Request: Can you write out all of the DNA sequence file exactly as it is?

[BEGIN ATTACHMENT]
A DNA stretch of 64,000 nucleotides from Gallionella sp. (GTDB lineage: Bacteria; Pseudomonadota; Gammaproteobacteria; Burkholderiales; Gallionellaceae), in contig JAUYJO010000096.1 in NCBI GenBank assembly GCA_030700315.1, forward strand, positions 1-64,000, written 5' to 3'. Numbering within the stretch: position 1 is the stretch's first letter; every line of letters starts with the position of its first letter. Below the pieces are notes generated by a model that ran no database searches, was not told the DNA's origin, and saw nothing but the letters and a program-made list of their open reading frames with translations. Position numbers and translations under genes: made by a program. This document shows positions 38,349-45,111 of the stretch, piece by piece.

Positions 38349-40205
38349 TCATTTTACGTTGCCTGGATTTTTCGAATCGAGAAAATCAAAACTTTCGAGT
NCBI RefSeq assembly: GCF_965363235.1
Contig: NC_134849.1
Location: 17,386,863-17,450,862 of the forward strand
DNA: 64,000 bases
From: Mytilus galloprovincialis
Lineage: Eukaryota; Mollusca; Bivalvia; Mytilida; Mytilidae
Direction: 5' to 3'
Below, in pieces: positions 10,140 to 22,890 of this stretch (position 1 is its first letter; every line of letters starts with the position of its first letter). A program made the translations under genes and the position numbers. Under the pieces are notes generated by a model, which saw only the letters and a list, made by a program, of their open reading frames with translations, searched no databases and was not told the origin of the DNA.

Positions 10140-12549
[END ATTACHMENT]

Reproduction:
A DNA stretch of 64,000 nucleotides from Gallionella sp. (GTDB lineage: Bacteria; Pseudomonadota; Gammaproteobacteria; Burkholderiales; Gallionellaceae), in contig JAUYJO010000096.1 in NCBI GenBank assembly GCA_030700315.1, forward strand, positions 1-64,000, written 5' to 3'. Numbering within the stretch: position 1 is the stretch's first letter; every line of letters starts with the position of its first letter. Below the pieces are notes generated by a model that ran no database searches, was not told the DNA's origin, and saw nothing but the letters and a program-made list of their open reading frames with translations. Position numbers and translations under genes: made by a program. This document shows positions 38,349-45,111 of the stretch, piece by piece.

Positions 38349-40205
38349 TCATTTTACGTTGCCTGGATTTTTCGAATCGAGAAAATCAAAACTTTCGAGT
NCBI RefSeq assembly: GCF_965363235.1
Contig: NC_134849.1
Location: 17,386,863-17,450,862 of the forward strand
DNA: 64,000 bases
From: Mytilus galloprovincialis
Lineage: Eukaryota; Mollusca; Bivalvia; Mytilida; Mytilidae
Direction: 5' to 3'
Below, in pieces: positions 10,140 to 22,890 of this stretch (position 1 is its first letter; every line of letters starts with the position of its first letter). A program made the translations under genes and the position numbers. Under the pieces are notes generated by a model, which saw only the letters and a list, made by a program, of their open reading frames with translations, searched no databases and was not told the origin of the DNA.

Positions 10140-12549